Mr. Wash. U. takes stage

| Staff Reporter
Scott Bressler | Campus in Focus

Junior Nick Prickel, who was crowned Mr. Wash. U. at last year’s Mr. Wash. U., dances to “Bye Bye Bye” by ’N Sync during the talent portion of the event.

The annual male pageant is about to roll back its curtains. Mr. Wash. U., City Faces’ signature fundraiser, will crown its new winner tomorrow night at the end of its annual show in Edison Theatre.

Architecture professor Bob Hansman started City Faces in 1995. According to the Mr. Wash. U. Web site, City Faces “works with teenagers and young adults living in public housing. Through the visual arts process, young people learn about problem solving, cooperation, self-evaluation and long-term planning, while discovering talents they did not know they had and developing employable skills.”

According to senior Sandy Chen, president of Mr. Wash. U., City Faces relies on Mr. Wash. U. as its main fundraiser.

Mr. Wash. U started about ten years ago when it became clear that the City Face’s program was expanding.

According to Chen, most of the money for the pageant is raised internally.

“There are a few private donations, but we raise the money that keeps them operating every year,” Chen said.

Four members of each class will appear in Mr. Wash. U. The executive board for Mr. Wash. U. chooses the semifinalists and allows the student body to vote for the four finalists each year. According to Chen, the board received close to 10,000 votes on the finalists, which she believes has led to a stronger group of finalists.

“We did not expect this type of interest,” Chen said. “People were really into voting for their friends. The popularity has grown and expanded on this campus,” Chen said.

According to Chen, the show consists of an opening dance with all 16 finalists. After a rose presentation in which the participants are introduced, the show breaks down into the individual classes, in which participants do a dance as a group and then each perform a talent.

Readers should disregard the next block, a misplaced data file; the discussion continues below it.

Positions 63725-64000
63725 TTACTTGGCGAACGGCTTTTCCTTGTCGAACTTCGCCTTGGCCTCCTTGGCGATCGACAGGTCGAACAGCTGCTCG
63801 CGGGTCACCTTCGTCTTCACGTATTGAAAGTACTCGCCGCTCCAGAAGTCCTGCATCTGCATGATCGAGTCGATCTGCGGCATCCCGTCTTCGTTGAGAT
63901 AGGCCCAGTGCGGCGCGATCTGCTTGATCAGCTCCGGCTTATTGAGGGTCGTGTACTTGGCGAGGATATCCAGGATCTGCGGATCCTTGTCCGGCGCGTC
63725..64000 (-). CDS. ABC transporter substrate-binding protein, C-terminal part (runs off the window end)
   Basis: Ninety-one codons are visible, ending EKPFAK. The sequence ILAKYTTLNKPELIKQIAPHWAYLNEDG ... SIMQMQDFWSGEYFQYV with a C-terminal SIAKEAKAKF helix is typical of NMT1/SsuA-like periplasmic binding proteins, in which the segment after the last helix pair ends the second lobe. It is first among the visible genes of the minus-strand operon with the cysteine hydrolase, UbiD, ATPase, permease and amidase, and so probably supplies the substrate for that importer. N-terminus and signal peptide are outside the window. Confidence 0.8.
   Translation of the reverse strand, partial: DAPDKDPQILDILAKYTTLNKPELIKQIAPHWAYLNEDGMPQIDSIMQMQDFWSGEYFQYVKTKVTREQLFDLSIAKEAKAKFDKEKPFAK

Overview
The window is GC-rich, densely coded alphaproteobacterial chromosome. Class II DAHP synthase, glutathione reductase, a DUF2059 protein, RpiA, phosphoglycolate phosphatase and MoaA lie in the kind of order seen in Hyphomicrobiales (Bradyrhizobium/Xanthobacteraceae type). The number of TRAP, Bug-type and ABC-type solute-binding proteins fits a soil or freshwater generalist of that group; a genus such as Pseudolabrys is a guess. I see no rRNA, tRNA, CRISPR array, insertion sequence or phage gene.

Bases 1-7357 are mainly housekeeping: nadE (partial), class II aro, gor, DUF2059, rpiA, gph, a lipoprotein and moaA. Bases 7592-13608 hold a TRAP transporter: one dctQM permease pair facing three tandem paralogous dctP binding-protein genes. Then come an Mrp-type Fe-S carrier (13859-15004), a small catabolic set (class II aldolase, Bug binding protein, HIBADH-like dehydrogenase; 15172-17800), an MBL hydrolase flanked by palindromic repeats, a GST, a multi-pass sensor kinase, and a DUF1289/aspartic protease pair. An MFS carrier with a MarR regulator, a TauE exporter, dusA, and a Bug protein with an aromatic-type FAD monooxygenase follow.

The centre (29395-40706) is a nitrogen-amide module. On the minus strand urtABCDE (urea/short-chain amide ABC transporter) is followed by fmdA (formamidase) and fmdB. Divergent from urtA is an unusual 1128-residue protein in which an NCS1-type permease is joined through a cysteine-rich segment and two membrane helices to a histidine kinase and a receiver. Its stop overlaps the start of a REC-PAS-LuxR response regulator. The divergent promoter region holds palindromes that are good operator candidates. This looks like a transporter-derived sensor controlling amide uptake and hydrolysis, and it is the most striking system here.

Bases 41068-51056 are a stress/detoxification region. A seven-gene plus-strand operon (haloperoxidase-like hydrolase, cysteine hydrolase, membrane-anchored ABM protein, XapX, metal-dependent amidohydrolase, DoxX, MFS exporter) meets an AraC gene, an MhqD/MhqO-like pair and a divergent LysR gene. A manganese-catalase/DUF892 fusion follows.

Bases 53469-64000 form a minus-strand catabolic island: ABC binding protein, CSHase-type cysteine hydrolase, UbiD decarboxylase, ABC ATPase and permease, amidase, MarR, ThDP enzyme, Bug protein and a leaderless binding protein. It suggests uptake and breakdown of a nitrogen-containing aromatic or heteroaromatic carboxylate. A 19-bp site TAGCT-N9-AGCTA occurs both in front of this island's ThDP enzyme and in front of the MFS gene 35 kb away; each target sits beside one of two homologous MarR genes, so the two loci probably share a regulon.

After Bob Hansman and Jovan Hansman, the two founders of City Faces, speak about the charity, the children of City Faces come onto the stage with the participants of the show. Judges on an independent panel then choose four finalists, who do a trivia and question-and-answer section. After a final dance, the fundraising total and the new Mr. Wash. U. are announced.

“The winner is chosen based on their fundraising totals, résumés, their talents and their performances,” Bailey said.

According to Chen, Mr. Wash. U. raised $30,065 for City Faces last year. Fundraising has gradually increased over the past years, and Chen hopes for $30,000 more to be raised this year. Ibby’s has also been involved in raising funds for City Faces.

The candidates have each been allotted tickets to invite students to dine at Ibby’s on the designated night. When students dine at Ibby’s, they can give these tickets in as votes for their favorite candidate. A portion of the proceeds will be donated to City Faces in the name of the class candidate who receives the most support via votes each night.

Faculty and staff are also able to donate money to City Faces through Ibby’s.

The 16 participants are expected to raise at least $1,000 each for City Faces. These funds can be raised through many methods, including letter writing, bake sales, dorm-storming and other viable fundraising methods.

Although the show will be over on Thursday night, vice president of campus outreach, Tricia Bailey, emphasized that the participants’ and the executive board’s participation with City Faces will not end with the show.

“In the coming months, we will be interested in improving the City Faces tutoring program,” Bailey said. “We have been trying to emphasize the connection between the candidates and City Faces, so that has been important for all the candidates this year.”

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